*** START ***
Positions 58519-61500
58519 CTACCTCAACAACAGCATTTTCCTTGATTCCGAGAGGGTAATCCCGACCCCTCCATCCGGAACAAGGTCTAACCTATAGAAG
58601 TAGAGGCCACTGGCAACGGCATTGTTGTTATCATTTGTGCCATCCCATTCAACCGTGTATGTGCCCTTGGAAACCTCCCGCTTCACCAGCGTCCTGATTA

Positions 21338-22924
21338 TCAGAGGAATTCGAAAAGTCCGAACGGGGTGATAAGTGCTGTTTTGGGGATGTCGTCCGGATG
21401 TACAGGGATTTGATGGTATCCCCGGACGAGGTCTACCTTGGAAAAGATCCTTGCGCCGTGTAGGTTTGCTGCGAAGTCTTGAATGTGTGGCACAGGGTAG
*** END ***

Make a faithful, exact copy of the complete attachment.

Positions 58519-61500
58519 CTACCTCAACAACAGCATTTTCCTTGATTCCGAGAGGGTAATCCCGACCCCTCCATCCGGAACAAGGTCTAACCTATAGAAG
58601 TAGAGGCCACTGGCAACGGCATTGTTGTTATCATTTGTGCCATCCCATTCAACCGTGTATGTGCCCTTGGAAACCTCCCGCTTCACCAGCGTCCTGATTA

Positions 21338-22924
21338 TCAGAGGAATTCGAAAAGTCCGAACGGGGTGATAAGTGCTGTTTTGGGGATGTCGTCCGGATG
21401 TACAGGGATTTGATGGTATCCCCGGACGAGGTCTACCTTGGAAAAGATCCTTGCGCCGTGTAGGTTTGCTGCGAAGTCTTGAATGTGTGGCACAGGGTAG